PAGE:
And so is aersolized dirt that accompanies it !

    The umbrella+sunscreen strategy is weak on both points.

    That’s why there is no consesnus on it.

    That being said, everyone will be covered in dirt !

    But somehow it feels much cleaner without the suscreen gluing it on =D

    But this is always going to be a personal decision.

    I’d say pick your poison and dow whatever works for you.

    The desert is awesome, austere, brutal, and profound.

    Good stuff.

  8. John p. Good reading and some facts are great. However, I have considerable experience in Southern California Deserts and the Grand Canyon (re: Colin Fletcher did his thing north side, I did mine South side from Desert Tower to Havasupi the same year. But that was a while ago.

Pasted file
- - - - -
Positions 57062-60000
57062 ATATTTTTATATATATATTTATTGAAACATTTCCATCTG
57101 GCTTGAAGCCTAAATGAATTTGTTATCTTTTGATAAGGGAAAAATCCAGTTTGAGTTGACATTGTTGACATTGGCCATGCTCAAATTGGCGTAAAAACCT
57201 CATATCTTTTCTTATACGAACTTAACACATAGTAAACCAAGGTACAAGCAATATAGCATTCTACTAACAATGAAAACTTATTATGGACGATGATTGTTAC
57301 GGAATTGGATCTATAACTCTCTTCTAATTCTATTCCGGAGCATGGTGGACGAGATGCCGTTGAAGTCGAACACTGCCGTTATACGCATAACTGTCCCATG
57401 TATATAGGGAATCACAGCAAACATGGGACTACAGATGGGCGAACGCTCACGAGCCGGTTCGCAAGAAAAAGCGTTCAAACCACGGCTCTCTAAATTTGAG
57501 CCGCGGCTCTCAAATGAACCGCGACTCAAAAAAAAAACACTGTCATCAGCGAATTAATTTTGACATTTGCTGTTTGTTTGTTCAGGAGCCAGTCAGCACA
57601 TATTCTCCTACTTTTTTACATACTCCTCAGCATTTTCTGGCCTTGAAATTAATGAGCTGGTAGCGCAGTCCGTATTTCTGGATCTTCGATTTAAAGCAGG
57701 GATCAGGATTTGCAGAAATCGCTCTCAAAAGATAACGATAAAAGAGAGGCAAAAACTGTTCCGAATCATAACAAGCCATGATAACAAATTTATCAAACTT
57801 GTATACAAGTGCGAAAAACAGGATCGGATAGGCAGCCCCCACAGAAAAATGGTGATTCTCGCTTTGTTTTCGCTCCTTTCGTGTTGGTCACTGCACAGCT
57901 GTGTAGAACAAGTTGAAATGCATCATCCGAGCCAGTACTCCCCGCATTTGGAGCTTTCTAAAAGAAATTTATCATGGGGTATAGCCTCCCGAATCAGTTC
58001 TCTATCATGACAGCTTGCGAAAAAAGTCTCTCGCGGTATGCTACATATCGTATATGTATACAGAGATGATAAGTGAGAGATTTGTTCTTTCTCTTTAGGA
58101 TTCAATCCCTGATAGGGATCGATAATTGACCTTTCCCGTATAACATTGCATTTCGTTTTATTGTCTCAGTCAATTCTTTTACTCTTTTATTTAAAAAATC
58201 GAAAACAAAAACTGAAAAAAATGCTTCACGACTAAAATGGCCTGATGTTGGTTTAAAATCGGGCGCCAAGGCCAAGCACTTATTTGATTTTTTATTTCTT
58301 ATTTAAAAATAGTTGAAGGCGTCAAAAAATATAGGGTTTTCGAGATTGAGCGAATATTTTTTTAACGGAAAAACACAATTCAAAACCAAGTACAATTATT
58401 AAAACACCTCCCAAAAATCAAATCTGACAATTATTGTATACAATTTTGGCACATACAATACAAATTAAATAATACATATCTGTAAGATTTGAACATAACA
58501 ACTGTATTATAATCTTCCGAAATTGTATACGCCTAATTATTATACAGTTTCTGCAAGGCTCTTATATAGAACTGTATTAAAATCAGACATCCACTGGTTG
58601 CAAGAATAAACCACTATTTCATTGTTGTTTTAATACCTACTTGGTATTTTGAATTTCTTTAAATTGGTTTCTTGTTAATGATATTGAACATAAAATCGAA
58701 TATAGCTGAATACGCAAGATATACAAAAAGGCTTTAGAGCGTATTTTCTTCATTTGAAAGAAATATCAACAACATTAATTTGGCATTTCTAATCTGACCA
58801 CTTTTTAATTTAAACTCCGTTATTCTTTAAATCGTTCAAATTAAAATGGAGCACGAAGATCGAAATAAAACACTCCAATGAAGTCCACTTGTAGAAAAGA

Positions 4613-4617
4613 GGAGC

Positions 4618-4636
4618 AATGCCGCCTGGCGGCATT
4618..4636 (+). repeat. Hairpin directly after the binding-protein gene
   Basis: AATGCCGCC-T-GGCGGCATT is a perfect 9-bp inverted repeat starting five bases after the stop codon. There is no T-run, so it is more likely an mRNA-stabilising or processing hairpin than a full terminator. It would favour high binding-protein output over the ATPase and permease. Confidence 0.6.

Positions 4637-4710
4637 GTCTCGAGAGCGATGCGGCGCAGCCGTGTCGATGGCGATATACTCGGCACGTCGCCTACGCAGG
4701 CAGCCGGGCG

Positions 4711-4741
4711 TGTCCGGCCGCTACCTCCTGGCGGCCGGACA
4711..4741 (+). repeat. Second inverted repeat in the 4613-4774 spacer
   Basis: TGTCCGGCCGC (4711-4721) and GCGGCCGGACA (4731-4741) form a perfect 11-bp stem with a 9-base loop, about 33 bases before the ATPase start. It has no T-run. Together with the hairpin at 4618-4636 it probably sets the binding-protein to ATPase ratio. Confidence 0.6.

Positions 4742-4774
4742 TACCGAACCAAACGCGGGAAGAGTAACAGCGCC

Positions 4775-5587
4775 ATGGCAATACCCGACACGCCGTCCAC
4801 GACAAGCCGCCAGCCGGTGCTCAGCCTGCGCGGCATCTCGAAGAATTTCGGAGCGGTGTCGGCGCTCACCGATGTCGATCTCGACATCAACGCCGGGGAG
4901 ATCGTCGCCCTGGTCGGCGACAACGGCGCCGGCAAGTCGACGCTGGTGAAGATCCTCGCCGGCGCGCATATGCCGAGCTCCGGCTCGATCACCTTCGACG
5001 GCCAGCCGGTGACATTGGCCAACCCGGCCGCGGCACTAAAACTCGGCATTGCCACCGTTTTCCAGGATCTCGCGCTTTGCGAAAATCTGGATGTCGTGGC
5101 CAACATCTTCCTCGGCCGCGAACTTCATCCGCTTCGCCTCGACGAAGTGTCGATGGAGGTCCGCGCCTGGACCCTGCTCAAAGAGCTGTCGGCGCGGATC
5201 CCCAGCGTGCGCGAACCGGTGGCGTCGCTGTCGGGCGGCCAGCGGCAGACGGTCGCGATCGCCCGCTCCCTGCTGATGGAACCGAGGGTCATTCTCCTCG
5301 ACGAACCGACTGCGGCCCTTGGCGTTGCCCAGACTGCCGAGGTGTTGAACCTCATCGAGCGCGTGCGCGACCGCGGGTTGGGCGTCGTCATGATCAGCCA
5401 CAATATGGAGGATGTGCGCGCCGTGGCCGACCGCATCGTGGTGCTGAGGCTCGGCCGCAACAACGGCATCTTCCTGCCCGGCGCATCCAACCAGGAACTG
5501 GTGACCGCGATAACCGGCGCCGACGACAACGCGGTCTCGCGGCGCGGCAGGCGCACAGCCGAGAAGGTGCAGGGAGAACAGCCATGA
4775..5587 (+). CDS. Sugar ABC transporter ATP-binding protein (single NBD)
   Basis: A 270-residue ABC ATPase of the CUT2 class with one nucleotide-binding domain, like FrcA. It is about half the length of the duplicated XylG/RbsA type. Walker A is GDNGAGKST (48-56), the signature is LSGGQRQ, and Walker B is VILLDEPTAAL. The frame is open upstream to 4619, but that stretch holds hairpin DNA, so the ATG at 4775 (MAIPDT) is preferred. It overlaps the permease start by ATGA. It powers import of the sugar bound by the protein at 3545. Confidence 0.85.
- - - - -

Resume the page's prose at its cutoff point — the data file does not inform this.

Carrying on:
I recently started the first jump of the PCT from Campo to Morena Lake, and then on to Canada later this month. I hand carried a gallon jug and packed three 800ml stainless bottles. I found another 200ml in an old water bottle along side the trail which I purified. So, I had about 2 gallons of H2O for two days. At Hauser canyon I had about 500 ml left and I was NOT drinking heavily. I decided to push on to Morena and if necessary drop my pack go on hydrate and come back for the pack. This since I wasn’t sure if water was available at Cottonwood. I practiced an old Indian trick of taking a small sip every time I rested, and then holding it in my mouth for about two minutes slowly swallowing sips as I walked until the next rest. Each sip I calculate was about 2.5ML. SO, I though I could make it all the way. I ran out 1/4 mile from the camp! My point is: I developed a blister on each big toe at the ball of the foot. This slowed me down. My point:There will be circumstances where you are pout of control of factors which can severely affect your hydration efforts. I think I would have tried to carry another gallon jug. Lighter pack (65#), and no sleeping bag or tent. Rather a silk mummy liner and silk long johns and my “snuggle blanket” laid out on my poncho with a tqarp over me if necessary. I talked to three other people who came in before me and they ALL had the same problems with water (ran out about a 1/4 mile up trail). I am taking 5 “zero days” to recuperate and lighten my pack to around 35-40# and change shoes. Sweaty socks probably precluded the blisters. I think I may try sandals. You are right about the long sleeve light weight shirt and pants. I wear a standard wide brimmed hat, but sometimes I think it retained heat, so am shifting to a mesh style bush hat to allow my head to cool. A few facts: protein takes a large quantity of water to digest and absorb in the intestines, carbohydrates (snickers, etc.,) would be better calorically speaking. Also, for the math majors, a calorie burned is a calorie burned, no matter how long it takes to burn it. Lifting a weight one foot takes the same calories if done in 1 second or two days. This is my two cents for what it is worth. .